New York: Cranberries can help curb recurrent urinary tract infections (UTIs), the second most common type of infection in the body, says a study by an Indian-origin researcher.
A lower number of infections would mean less use of antibiotics and less risk of developing antibiotic resistance.
In addition, the unique blend of polyphenol antioxidants — provided by cranberries — may assist in preserving the heart and cognitive health, and protect against oxidative stress to help promote overall well-being, the findings showed.
“We have long believed in the urinary tract health benefits that cranberries provide, but this new research reveals just how wide-ranging those benefits can be,” said Kalpana Gupta, professor of medicine at Boston University School of Medicine in the US.
Gupta highlighted that rising resistance across multiple classes of drugs has made oral options for UTIs often limited and sometimes non-existent.
The findings suggest that cranberries are powerful and may provide whole-body health benefits.
The findings were presented recently at the seventh International Conference on Polyphenols and Health (ICPH 2015) in France.
Higher sodium intake should not be used as a treatment for lightheadedness, say researchers challenging current guidelines for sodium consumption.
Lightheadedness while standing, known as postural lightheadedness, results from gravitational drop in blood pressure and is common among adults.
Greater sodium intake is widely viewed as an intervention for preventing lightheadedness when moving from seated to standing positions.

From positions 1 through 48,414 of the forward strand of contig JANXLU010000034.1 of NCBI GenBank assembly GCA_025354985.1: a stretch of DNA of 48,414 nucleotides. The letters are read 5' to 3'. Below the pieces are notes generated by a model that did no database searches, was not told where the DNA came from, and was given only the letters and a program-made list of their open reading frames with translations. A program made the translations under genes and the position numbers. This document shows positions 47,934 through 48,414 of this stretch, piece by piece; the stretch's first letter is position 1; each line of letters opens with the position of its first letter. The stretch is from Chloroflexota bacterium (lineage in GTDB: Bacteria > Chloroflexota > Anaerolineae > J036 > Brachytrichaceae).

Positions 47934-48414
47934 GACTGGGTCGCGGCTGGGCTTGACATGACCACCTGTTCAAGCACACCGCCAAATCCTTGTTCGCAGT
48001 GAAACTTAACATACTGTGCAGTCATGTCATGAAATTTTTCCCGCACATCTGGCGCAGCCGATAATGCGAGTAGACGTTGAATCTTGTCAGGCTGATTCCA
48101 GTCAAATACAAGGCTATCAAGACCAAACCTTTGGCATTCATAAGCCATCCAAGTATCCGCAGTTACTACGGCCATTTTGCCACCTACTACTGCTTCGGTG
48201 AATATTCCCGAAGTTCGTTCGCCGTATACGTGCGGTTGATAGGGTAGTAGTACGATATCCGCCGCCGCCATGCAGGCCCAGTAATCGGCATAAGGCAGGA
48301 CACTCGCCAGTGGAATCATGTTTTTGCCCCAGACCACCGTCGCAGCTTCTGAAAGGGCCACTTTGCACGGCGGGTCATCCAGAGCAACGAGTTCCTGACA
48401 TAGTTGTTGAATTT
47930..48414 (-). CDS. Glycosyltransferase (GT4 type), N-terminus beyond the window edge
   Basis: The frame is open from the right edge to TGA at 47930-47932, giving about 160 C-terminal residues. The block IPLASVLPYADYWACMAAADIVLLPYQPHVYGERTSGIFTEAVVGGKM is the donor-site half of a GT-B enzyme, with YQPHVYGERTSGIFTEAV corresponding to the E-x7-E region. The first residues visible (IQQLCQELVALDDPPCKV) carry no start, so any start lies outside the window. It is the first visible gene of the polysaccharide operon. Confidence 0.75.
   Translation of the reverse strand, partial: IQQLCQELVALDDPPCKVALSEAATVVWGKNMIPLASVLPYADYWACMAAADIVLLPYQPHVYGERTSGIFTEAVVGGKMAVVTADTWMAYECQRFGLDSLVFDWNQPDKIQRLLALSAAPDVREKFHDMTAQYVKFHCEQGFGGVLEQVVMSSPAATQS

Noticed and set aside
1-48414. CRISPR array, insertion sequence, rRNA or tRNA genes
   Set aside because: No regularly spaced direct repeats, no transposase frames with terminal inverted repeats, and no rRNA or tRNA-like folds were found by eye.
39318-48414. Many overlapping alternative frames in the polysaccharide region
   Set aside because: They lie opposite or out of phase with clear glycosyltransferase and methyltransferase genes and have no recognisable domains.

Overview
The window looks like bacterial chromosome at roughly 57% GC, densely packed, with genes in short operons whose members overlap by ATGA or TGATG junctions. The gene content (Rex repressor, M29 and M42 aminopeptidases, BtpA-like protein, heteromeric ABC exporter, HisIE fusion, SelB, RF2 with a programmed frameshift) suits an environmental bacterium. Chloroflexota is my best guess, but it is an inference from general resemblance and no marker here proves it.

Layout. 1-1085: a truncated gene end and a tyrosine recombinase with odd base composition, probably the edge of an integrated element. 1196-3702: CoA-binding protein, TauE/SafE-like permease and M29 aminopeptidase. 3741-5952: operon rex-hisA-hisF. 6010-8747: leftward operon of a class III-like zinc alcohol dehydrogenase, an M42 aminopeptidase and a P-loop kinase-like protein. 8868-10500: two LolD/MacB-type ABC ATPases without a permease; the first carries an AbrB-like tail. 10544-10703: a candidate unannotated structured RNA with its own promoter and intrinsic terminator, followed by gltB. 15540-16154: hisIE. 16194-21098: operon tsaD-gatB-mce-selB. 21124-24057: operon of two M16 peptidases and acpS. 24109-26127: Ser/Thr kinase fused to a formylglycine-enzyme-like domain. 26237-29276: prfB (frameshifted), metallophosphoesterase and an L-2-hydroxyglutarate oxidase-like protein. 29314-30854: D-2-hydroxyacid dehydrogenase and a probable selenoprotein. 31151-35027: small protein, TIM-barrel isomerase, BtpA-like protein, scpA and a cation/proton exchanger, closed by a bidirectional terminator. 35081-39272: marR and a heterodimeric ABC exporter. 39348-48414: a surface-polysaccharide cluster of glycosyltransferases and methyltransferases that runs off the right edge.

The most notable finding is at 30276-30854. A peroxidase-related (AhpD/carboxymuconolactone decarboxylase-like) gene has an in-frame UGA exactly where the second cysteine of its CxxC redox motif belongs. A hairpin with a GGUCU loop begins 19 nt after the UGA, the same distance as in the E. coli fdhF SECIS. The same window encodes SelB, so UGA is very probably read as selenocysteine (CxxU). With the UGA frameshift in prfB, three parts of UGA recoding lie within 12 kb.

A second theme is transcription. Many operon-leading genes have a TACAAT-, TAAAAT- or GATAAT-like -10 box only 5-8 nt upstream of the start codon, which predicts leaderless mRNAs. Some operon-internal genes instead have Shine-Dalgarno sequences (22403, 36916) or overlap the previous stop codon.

However, contrary to this recommendation, researchers at Beth Israel Deaconess Medical Centre (BIDMC) found that higher sodium intake, actually increases dizziness.
“Our study has clinical and research implications,” said Stephen Juraschek, researcher from BIDMC in Boston.
“Our results serve to caution health practitioners against recommending increased sodium intake as a universal treatment for lightheadedness. Additionally, our results demonstrate the need for additional research to understand the role of sodium, and more broadly of diet, on lightheadedness,” Juraschek said.
For the study, reported in The Journal of Clinical Hypertension, the team used data from the completed DASH-Sodium trial, a randomised crossover study that looked at the effects of three different sodium levels (1500, 2300, and 3300 mg/d) on participants’ blood pressure for four weeks.
While the trial showed that lower sodium led to decrease in blood pressure, it also suggested that concerns about lower level of sodium causing dizziness may not be scientifically correct.
The study also questioned recommendations to use sodium to treat lightheadedness, an intervention that could have negative effects on cardiovascular health.
“Health practitioners initiating sodium interventions for orthostatic symptoms now have some evidence that sodium might actually worsen symptoms,” Juraschek said.
“Clinicians should check on symptoms after initiation and even question the utility of this approach. More importantly, research is needed to understand the effects of sodium on physical function, particularly in older adults.” (IANS)